Lara Hudson came to animal shelter work by an unusual route – quite literally. After college she wanted to travel and see the world, so she took a job as a flight attendant. She was in the Middle East shortly after the 9/11 attacks, and she began volunteering for the Humane Center for Animal Welfare (HCAW) in Amman, Jordan. There were 14 nomadic villages in the desert around Amman, and at HCAW, instead of finding cats and dogs left on their doorstep during the night they would find donkeys and other agricultural animals tied to the porch. These were animals that no longer had any economic use to their owners, often due to neglected broken legs that had healed unevenly, and the only thing HCAW could do for them was to provide a painless death.
The villagers were living in conditions that made their existence seem almost as though they were on a different planet from the developed world. And as hard as life was for the villagers, the lives of their animals were even harder. Lara describes the suffering of the animals as “profound.” It was this experience that made her decide that she wanted her career to be improving the lives of animals.
When Lara returned to the United States she settled in her home town of Middleburg, Florida, near Jacksonville, and began working with the Safe Animal Shelter (SAS). SAS was a private, limited admission No Kill organization. Lara started out as a volunteer and then joined the staff, working her way up from kennel tech to vet tech to assistant manager to director. She worked at SAS from 2005 to 2011. The last year she was at SAS she purchased a truck to allow her to transport animals from the county shelter to the SAS facility. She made regular trips to the county shelter and had to select animals to save from the ones they were going to kill. It was devastating to look at the ones she could not take, and she thought about them all the way home. It was this experience that made her decide that if she was going to help animals in a more meaningful way she would have to work in an open-admission shelter.
When a director’s position became available at the open-admission county shelter in Hattiesburg, Mississippi, she applied for and won the job. The shelter, called Southern Pines, took in some 5,000 animals per year. Lara ran Southern Pines for two years, and during that time she and her team worked to bring up the number of animals that left alive. Lara was not focused on statistics at that time but she believes the shelter was killing about 2/3 of its animals when she started. When she left the save rate was in the range of 80% to 90%. Lara and her team did not follow any particular program to achieve those gains – instead, they brainstormed together to solve the problems that were in front of them in the county. Their success was so great that Lara decided she wanted to travel around the country, working at failing shelters for a couple of years and turning them around, then moving on.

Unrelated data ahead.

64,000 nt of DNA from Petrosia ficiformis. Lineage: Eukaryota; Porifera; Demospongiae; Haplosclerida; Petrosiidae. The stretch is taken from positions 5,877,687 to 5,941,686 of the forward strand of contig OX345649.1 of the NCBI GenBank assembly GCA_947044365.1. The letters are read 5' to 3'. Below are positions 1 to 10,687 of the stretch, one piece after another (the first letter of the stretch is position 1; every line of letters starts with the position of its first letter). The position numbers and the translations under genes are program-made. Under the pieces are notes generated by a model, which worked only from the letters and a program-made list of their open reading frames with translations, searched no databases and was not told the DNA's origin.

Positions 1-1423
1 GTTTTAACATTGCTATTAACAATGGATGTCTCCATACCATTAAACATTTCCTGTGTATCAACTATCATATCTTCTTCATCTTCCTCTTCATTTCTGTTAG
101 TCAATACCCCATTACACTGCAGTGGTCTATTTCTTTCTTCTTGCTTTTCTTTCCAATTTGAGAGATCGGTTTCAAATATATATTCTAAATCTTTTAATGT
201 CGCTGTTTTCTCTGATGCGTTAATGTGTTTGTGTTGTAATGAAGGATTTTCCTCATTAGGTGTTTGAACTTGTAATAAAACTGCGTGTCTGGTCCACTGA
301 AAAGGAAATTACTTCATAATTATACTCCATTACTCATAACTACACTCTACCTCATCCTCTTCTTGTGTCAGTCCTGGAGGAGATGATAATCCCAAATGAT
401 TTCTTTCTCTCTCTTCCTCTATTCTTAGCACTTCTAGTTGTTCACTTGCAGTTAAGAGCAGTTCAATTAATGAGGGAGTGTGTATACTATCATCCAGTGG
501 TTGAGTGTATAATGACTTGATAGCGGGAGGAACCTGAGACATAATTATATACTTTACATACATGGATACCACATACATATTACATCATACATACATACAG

It was at that time, early in 2013, that Lara saw a mysterious ad on a website listing shelter jobs. The ad said that a large open-admission shelter in the southeast needed good leadership after years of unsuccessful leadership. The job sounded like just the thing for Lara, and she applied. It turned out that the ad had been posted by Rebecca Guinn of LifeLine Animal Project in Atlanta, which had just won the contracts to operate the two county shelters that serve the city of Atlanta. Rebecca’s mission was to make the city No Kill, and she was on a very tight deadline to get two large management teams up and running by the rapidly approaching takeover dates.